July 2, 2017
Fourth Sunday after Pentecost
Scripture: Jeremiah 28:5-9
There is a lot of prophesying going on these days. Turn on the TV or the radio or read Facebook or your email, and people will tell you that the current President will or won’t be impeached; there will or won’t be widespread destruction from climate change; there will or won’t be war with North Korea or Russia or some other country; millions will or will not lose their access to health care; this or that bill will or won’t be enacted by Congress; this or that law will or will not be struck down by the Supreme Court; and on and on and on. Some mornings when I read the newspaper there are more articles about what might happen than any actual news about what has already happened.
Who should we believe? Whose voices should we listen to? How do we know who is a false prophet, and who is speaking the true Word of God?
Often, when I start working with scripture, I get backed into a theological corner that I didn’t anticipate. When I sat down to write this sermon, I wanted to claim that Celebration Circle’s choice of “It’s Still Good” was prophetic, that we were speaking an important truth in the midst of all the doom-saying and hand-wringing that is going on all around us. In saying “It’s Still Good” we were proclaiming that God’s creation was still as good as God proclaimed it to be in the beginning.
Of course, we were aware that there is an awful lot of bad stuff going on. The notes from our preparatory brainstorm session about what we thought would be happening in the world at this time include items like severe weather events, the escalating tension with North Korea, the battle over health care, and more.
At the same time, our examination of the scriptures we would be reading during the season brought forth these ideas:
- Creation Story
- Good seed, good soil, good harvest
- I will bear you on eagle’s wings
- Goodness (“God saw that it was good”)
- Kingdom of Heaven
- Sower & seed
- Sayings of Jesus
- I have not come to bring peace but a sword
- Song of Solomon: My beloved is coming
- Judgment Day
- Paul: I don’t do what I want to do
- Do not be afraid
- My yoke is easy, my burden is light
- Sin vs. Spirit
- Willfulness vs. Will of God
- Lose yourself in order to find yourself
- You shall go out in joy and come back in peace
- Now is time for singing
- I want to do what is good. Evil lies close at hand
Yes, some of those are hard to understand, like Jesus saying that he comes to bring not peace but a sword. On the whole, though, the message we heard in our reading from Scripture was reassuring. Even when life is hard, even when the world around us is full of turmoil and uncertainty, even when the political situation is dire, the creation that God called good at the very beginning is still good.
Now, it’s easy to dismiss that as a pious platitude. Look, you might say, human activity is destroying entire ecological systems, leading to the extinction of both animal and plant species at a terrifying rate. Our greed and overuse of the earth’s resources lead to increasingly extreme weather events in response to global warming, threatening the very existence of life on earth. Our political discourse becomes coarser and more vulgar every day, and real people’s lives and livelihoods are being threatened by new laws and regulations that favor the rich and powerful over those with few resources, especially Muslims and other religious minorities, people of color, LGBTQ people – and heaven help those who fit all three of those categories. And then there is the ordinary, ongoing war and terrorism and domestic violence and random violence on the street, as well as fire and flood and earthquake and all manner of other natural disasters that have been with us since time began. When I think about all this, I just feel exhausted and defeated. It’s all too much. Like Jeremiah, I find myself weeping all the time, thinking “O that my head were a spring of water, and my eyes a fountain of tears, so that I might weep day and night for the slain of my poor people!” [Jeremiah 9:1 NRSV]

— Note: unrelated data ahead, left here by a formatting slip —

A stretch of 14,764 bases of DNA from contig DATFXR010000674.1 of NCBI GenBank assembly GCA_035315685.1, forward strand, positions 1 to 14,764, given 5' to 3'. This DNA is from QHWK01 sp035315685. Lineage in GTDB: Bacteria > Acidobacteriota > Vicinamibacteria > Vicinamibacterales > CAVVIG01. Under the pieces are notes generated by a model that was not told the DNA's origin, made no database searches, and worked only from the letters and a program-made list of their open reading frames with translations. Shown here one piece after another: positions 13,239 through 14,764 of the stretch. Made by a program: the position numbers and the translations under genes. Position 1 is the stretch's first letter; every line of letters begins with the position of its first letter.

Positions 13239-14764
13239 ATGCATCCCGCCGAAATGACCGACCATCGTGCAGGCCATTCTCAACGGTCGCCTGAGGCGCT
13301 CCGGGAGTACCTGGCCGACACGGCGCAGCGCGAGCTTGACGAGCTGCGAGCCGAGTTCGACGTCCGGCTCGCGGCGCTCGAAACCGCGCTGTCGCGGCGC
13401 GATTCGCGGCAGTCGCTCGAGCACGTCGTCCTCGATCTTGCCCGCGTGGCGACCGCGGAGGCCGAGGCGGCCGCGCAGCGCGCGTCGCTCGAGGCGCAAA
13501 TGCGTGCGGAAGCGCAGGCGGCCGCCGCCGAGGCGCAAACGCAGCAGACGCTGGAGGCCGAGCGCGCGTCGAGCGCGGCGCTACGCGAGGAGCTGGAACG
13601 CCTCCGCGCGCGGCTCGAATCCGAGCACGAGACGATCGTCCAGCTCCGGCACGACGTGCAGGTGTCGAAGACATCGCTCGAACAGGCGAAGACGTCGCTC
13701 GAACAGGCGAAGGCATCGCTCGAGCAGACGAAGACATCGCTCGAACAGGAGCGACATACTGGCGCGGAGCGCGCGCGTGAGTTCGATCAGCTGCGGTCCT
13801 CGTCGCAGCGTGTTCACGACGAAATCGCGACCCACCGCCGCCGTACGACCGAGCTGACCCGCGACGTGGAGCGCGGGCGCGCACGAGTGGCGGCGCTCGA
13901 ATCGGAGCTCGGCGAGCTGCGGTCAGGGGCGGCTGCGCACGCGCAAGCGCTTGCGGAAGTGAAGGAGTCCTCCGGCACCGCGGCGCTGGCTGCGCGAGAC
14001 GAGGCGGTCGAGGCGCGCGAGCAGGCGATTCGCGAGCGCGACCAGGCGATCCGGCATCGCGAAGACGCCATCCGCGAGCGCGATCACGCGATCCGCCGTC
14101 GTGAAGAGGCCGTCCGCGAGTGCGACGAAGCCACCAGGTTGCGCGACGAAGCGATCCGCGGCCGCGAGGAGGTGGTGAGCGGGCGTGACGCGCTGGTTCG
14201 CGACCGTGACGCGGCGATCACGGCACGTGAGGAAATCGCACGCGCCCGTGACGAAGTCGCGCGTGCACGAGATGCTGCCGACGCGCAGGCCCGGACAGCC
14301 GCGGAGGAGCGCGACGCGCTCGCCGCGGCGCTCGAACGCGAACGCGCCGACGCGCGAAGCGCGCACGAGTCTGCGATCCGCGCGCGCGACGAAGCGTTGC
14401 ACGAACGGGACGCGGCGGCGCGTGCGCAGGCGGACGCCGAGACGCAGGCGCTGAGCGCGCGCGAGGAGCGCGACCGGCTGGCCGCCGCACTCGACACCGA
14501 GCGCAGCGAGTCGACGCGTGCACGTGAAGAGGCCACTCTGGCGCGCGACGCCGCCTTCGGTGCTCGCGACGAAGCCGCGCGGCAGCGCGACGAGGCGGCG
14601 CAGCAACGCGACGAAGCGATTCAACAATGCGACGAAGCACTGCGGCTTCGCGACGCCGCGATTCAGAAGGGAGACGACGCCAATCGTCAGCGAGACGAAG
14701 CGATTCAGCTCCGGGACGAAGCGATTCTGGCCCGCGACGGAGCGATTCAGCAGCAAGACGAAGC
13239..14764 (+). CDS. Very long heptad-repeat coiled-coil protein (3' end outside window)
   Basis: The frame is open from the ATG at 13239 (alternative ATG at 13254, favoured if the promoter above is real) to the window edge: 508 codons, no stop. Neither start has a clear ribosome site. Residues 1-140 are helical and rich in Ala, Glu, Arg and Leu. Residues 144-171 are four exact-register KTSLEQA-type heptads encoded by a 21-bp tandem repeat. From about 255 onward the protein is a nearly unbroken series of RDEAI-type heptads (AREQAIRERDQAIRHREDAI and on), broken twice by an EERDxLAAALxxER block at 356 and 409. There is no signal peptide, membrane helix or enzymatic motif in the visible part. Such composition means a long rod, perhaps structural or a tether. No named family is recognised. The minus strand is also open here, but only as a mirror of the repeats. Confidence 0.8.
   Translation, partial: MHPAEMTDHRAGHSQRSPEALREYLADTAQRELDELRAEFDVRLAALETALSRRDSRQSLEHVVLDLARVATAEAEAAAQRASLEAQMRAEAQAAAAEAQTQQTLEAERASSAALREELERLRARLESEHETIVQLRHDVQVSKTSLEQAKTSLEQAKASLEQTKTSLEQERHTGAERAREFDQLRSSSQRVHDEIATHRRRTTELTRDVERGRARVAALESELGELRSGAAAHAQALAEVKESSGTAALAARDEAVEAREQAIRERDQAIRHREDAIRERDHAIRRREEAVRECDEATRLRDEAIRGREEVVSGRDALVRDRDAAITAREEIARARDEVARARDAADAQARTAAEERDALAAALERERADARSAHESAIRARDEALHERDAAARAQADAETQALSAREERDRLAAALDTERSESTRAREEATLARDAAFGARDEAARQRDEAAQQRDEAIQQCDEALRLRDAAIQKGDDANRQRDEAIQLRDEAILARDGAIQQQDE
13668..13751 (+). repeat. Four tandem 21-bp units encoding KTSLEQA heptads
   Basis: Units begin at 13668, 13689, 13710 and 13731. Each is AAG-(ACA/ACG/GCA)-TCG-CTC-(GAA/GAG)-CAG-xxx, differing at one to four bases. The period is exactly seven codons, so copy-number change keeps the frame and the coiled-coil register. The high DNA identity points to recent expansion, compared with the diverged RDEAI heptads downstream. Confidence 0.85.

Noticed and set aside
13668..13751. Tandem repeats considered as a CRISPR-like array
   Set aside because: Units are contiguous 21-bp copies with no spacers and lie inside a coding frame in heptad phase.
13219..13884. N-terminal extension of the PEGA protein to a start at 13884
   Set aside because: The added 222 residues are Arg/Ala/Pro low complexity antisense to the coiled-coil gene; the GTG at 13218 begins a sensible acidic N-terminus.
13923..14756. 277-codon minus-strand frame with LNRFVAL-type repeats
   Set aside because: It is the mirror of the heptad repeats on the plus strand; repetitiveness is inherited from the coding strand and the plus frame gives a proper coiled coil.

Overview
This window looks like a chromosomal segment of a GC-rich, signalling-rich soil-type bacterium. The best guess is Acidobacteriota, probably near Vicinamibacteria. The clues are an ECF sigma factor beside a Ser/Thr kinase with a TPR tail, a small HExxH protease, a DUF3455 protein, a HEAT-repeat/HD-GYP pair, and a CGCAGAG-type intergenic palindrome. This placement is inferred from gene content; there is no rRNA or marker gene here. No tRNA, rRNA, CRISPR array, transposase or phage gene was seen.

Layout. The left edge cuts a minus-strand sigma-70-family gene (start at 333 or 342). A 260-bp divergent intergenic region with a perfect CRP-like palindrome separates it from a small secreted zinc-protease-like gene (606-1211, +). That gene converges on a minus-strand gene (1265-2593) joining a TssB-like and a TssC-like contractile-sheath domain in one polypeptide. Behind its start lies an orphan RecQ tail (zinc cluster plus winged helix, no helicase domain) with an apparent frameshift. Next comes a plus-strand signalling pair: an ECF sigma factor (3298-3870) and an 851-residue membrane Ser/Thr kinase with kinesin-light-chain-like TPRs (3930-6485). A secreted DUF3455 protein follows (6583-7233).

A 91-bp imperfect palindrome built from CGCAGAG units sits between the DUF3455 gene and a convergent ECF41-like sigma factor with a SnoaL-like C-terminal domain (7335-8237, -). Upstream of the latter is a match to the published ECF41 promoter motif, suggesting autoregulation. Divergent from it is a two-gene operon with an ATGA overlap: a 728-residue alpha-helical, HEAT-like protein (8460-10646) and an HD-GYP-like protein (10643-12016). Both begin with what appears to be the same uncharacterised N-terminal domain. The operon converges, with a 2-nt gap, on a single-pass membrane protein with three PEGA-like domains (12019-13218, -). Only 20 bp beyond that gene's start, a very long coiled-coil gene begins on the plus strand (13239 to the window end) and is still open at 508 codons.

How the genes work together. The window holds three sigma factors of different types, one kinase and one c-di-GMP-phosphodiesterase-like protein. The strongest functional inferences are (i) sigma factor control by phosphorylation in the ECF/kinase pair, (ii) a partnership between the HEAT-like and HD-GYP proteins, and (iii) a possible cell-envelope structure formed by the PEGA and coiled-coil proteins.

In an effort to save my own sanity and not fall off the deep end into depression, I try to pay as little attention as possible to all the pundits and soothsayers. When I mention this to more activist friends, acquaintances, or colleagues, I’ve been chastised more than once by someone telling me that I am simply sticking my head in the sand when I turn my attention to all the other things that interest me or that I think are at least equally important not only to my sanity, but to that of the world. Indeed, I am constantly invited, cajoled, and seduced into thinking that it is my duty to make art about matters of conscience, to make sure that I include this or that particular area of injustice in my teaching, to spend great amounts of time demonstrating or writing letters to my congress-people (or if not mine, then yours, since I live in the unrepresented District of Columbia), or signing petitions or going to meetings or teach-ins or other worthy events, rather than staying peacefully in my newly-renovated studio, writing about performance and worship, or making art that delights the senses and invites viewers to dream of what might be.
Because, despite all the evidence to the contrary, I do still want to say, “It’s still Good.” I want to follow Paul’s advice to the Philippians, in which he tells them to concentrate on the good stuff, no matter what else is going on. Instead of murmuring and arguing and following false teachers, he recommends that they keep their minds on better things, advising them with “Finally, beloved, whatever is true, whatever is honorable, whatever is just, whatever is pure, whatever is pleasing, whatever is commendable, if there is any excellence and if there is anything worthy of praise, think about these things.” [Philippians 4:8 NRSV]